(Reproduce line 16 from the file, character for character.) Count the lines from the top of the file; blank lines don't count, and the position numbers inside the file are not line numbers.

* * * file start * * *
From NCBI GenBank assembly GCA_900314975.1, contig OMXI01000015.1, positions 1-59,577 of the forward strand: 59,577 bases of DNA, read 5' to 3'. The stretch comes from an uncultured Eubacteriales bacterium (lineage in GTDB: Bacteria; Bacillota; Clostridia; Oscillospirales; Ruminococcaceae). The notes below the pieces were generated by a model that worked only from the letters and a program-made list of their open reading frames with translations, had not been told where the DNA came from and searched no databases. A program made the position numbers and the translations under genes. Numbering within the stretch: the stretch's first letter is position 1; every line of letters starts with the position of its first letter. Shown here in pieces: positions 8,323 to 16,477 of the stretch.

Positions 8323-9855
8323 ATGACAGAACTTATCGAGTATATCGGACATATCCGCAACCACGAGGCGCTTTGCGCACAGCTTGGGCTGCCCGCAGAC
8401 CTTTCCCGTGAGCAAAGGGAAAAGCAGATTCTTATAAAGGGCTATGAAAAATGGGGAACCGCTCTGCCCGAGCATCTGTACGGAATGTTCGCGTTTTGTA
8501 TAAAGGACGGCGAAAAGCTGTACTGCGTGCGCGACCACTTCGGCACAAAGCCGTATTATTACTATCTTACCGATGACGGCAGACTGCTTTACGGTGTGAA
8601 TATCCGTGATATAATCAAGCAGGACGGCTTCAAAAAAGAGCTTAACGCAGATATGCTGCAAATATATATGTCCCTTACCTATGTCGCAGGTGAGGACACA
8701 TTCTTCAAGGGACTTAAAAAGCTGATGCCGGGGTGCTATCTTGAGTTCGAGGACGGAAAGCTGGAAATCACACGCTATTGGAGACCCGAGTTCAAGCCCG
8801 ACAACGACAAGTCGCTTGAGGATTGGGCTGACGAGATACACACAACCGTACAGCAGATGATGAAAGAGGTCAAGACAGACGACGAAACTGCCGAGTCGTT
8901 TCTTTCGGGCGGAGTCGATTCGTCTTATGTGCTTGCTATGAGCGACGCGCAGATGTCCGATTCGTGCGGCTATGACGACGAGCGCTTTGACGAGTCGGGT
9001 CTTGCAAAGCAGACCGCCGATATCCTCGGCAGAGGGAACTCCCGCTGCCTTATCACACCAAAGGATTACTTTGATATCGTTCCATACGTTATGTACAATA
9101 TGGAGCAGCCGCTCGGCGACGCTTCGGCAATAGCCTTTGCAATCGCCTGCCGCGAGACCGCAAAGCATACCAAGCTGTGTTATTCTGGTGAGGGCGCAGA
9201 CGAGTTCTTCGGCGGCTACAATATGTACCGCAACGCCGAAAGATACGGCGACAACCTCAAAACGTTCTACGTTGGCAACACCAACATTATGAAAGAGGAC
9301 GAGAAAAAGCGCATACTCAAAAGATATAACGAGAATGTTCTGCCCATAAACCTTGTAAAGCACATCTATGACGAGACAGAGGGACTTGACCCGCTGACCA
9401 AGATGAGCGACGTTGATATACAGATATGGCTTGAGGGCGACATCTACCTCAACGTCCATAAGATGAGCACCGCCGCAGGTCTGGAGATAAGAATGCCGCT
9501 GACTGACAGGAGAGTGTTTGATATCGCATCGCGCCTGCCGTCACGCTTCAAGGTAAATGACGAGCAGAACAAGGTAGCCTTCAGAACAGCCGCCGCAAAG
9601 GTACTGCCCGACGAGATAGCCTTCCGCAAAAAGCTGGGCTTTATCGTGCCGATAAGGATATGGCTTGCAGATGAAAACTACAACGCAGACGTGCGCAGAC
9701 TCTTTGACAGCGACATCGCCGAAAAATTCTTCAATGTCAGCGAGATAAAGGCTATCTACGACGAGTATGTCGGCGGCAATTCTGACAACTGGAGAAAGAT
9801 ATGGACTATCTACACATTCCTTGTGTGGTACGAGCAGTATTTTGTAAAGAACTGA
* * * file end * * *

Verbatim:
9601 GTACTGCCCGACGAGATAGCCTTCCGCAAAAAGCTGGGCTTTATCGTGCCGATAAGGATATGGCTTGCAGATGAAAACTACAACGCAGACGTGCGCAGAC